Arthur Dillon (1750–1794)

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Arthur Dillon
Général ARTHUR COMTE DE DILLON (1750-1794).jpg
Painting by Jean-Hilaire Belloc, 1834
Born3 September 1750
Bray Wick, England
Died13 April 1794(1794-04-13) (aged 43)
Paris, French First Republic
Allegiance Kingdom of France
RankGeneral
Battles/wars

Arthur Dillon (1750–1794) was an Irish Catholic aristocrat born in England who inherited the ownership of a regiment that served France under the Ancien Régime during the American Revolutionary War and then the French First Republic during the War of the First Coalition. After serving in political positions during the early years of the revolution, he was executed in Paris as a royalist during the Reign of Terror in 1794.

Birth and origins[edit]

Arthur was born on 3 September 1750 at Bray Wick in Berkshire, England.[1] He was the third child and second son of Henry Dillon and his wife Charlotte Lee. His father was the 11th Viscount Dillon. Arthur's mother was a daughter of George Lee, 2nd Earl of Lichfield.

Arthur appears below among his siblings as the third child:

  1. Charles (1745–1813), became the 12th Viscount Dillon;[2]
  2. Frances (1747–1825), married Sir William Jerningham, 6th Baronet Jerningham;[3][4]
  3. Arthur (1750–1794);
  4. Catherine (1752–1797);[5]
  5. Laura (born 1754);[6]
  6. Charlotte (1755–1782), married Valentine, 1st Earl of Kenmare (1754–1812);[7] and
  7. Henry (1759–1837), became the last colonel of Dillon's Regiment and married Frances Trant.[8]
Family tree
Arthur Dillon with his two wives, his parents, and other selected relatives.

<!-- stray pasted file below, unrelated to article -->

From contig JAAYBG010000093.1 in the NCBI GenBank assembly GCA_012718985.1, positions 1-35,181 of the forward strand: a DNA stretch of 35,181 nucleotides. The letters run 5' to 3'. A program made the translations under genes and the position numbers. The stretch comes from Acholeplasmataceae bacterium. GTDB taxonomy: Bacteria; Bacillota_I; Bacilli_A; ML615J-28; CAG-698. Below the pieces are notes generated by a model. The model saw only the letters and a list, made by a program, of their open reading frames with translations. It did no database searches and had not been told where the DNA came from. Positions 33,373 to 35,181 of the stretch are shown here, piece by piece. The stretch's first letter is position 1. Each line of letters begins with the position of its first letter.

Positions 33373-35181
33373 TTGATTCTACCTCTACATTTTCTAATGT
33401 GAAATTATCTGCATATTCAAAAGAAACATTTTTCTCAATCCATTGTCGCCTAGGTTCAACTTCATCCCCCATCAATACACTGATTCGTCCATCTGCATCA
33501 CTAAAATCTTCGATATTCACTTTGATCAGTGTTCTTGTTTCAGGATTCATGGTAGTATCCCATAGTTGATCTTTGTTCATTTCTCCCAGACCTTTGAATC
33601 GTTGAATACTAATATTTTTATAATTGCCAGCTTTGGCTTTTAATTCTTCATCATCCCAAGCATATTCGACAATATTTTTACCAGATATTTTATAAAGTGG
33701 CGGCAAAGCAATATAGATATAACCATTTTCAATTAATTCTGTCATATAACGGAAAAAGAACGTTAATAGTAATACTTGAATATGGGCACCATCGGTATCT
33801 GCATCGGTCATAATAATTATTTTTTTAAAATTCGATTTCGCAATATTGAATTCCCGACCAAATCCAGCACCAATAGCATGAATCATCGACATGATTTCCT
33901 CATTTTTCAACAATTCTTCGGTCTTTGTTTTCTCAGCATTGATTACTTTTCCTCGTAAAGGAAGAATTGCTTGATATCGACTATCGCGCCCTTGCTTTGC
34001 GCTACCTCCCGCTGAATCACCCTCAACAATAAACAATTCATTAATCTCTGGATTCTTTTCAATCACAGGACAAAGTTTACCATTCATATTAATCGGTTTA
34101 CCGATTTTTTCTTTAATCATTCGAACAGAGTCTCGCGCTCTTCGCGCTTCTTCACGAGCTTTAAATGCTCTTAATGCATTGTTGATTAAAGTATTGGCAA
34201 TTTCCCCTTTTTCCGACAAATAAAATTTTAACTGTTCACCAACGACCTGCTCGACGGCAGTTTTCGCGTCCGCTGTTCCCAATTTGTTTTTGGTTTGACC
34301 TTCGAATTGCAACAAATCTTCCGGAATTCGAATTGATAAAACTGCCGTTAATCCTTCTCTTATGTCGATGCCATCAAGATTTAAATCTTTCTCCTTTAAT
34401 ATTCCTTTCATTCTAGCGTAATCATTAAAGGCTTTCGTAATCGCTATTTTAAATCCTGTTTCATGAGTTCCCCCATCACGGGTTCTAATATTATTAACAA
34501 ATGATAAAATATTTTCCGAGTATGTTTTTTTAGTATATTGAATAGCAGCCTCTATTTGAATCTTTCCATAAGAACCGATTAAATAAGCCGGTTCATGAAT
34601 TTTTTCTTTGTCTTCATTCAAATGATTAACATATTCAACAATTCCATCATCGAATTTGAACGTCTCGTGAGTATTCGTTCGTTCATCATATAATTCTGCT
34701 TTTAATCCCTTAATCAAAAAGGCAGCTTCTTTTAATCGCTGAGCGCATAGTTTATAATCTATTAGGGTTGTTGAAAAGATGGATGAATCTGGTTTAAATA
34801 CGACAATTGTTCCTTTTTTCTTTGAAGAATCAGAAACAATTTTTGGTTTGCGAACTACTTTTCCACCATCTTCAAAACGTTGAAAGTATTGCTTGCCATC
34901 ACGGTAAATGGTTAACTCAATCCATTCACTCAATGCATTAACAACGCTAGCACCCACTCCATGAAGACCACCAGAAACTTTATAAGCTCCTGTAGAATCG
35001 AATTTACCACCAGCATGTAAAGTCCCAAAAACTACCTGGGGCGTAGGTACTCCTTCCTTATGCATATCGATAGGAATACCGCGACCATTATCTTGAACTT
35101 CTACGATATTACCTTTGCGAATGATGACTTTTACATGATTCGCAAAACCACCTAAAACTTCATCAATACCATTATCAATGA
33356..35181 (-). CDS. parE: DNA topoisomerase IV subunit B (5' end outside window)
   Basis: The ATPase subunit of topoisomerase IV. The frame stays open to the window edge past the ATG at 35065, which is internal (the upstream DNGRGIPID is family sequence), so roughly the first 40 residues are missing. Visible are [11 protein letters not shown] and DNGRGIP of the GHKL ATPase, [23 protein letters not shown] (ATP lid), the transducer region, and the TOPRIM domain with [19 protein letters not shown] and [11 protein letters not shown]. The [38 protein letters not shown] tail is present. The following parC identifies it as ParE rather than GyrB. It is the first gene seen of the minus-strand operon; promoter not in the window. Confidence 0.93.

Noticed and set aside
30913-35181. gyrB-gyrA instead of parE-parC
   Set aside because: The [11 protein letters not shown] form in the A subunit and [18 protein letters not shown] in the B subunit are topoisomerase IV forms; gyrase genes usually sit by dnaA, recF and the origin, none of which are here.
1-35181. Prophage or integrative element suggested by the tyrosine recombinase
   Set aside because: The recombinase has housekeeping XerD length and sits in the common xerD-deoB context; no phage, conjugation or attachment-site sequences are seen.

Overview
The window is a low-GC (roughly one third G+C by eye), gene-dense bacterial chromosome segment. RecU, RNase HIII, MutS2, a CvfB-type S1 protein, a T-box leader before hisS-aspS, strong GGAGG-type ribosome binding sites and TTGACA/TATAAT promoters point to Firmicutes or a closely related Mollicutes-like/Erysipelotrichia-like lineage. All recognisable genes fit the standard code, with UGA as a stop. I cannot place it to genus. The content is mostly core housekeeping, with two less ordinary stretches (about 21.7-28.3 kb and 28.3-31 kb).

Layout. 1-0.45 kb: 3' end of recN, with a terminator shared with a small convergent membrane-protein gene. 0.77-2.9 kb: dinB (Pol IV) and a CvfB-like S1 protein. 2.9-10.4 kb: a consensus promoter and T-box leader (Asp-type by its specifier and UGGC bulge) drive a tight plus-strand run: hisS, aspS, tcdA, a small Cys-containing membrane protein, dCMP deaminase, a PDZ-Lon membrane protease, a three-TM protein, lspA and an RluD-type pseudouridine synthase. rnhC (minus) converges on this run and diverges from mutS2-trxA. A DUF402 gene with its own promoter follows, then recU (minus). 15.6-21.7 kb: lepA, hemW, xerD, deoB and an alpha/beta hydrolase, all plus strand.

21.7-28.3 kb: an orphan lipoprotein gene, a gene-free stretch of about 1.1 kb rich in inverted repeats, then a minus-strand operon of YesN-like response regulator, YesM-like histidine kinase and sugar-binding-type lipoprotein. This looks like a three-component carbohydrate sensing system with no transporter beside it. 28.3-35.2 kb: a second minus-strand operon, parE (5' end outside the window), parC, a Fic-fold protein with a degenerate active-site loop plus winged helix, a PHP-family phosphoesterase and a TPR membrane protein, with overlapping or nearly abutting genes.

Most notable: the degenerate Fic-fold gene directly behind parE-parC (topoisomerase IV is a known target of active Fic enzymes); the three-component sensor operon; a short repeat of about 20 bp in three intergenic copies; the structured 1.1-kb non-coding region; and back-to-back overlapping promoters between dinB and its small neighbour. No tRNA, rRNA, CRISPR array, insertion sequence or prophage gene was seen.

Theobald
7th
Viscount

d. 1691
Jacobite
Mary
Talbot

d. 1691
Henry
8th
Viscount

d. 1714
Arthur
1670–1733
French
General
Christina
Sheldon

1684–1757
Richard
9th
Viscount

1688–1737
Charles
10th
Viscount

1701–1741
Henry
11th
Viscount

1705–1787
Charlotte
Lee

d. 1794
Charles
12th
Viscount

1745–1813
Therese
Lucy de
Rothe

1751–1782
Arthur
Dillon

1750–1794
Laure de
Girardin
de
Montgérald
Henry
Augustus
13th
Viscount

1777–1832
Henriette
-Lucy
de la
Tour du Pin

1770–1853
Legend
XXXArthur
Dillon
XXXViscounts
Dillon
This family tree is partly derived from the Dillon family tree pictured in La Tour du Pin.[9] Also see the lists of siblings and children in the text.

Colonel[edit]

On 25 August 1767, at the age of 16, he became colonel of Dillon's Regiment taking over from his father who had been absentee colonel for twenty years from 1747 to 1767 after the death of his uncle Edward at Lauffeld in 1747.

Marriage and children[edit]

At eighteen, Colonel Dillon married a second cousin, Therese-Lucy de Rothe (1751–1782).

The couple had two children:

  1. George (who died at the age o two) and
  2. Henriette-Lucy, or Lucie (by marriage, Henriette-Lucy, Marquise de La Tour du Pin Gouvernet), a memoiriste of the Revolutionary period and the Napoleonic era.

He was to become the grandfather of Arthur Dillon, also a military officer.

American Revolutionary War[edit]

In 1778 France entered the American Revolutionary War (1775–1783) on the American side. Colonel Dillon sailed with his regiment to the Caribbean to campaign against Britain under the command of D'Estaing. In 1779 he and his regiment fought at the Capture of Grenada against British forces under George Macartney. They landed on 2 July, and stormed the Hospital Hill which the British had chosen as the centre of their resistance. Arthur personally led one of the storm parties, his brother Henry led another. Macartney surrendered on 5 July. On 6 July 1779 a British fleet under appeared off the coast of the island and the naval engagement of the Battle of Grenada was fought. In September and October 1779 Dillon fought at the Siege of Savannah where he was promoted brigadier. After the Treaty of Paris, he became governor of Tobago.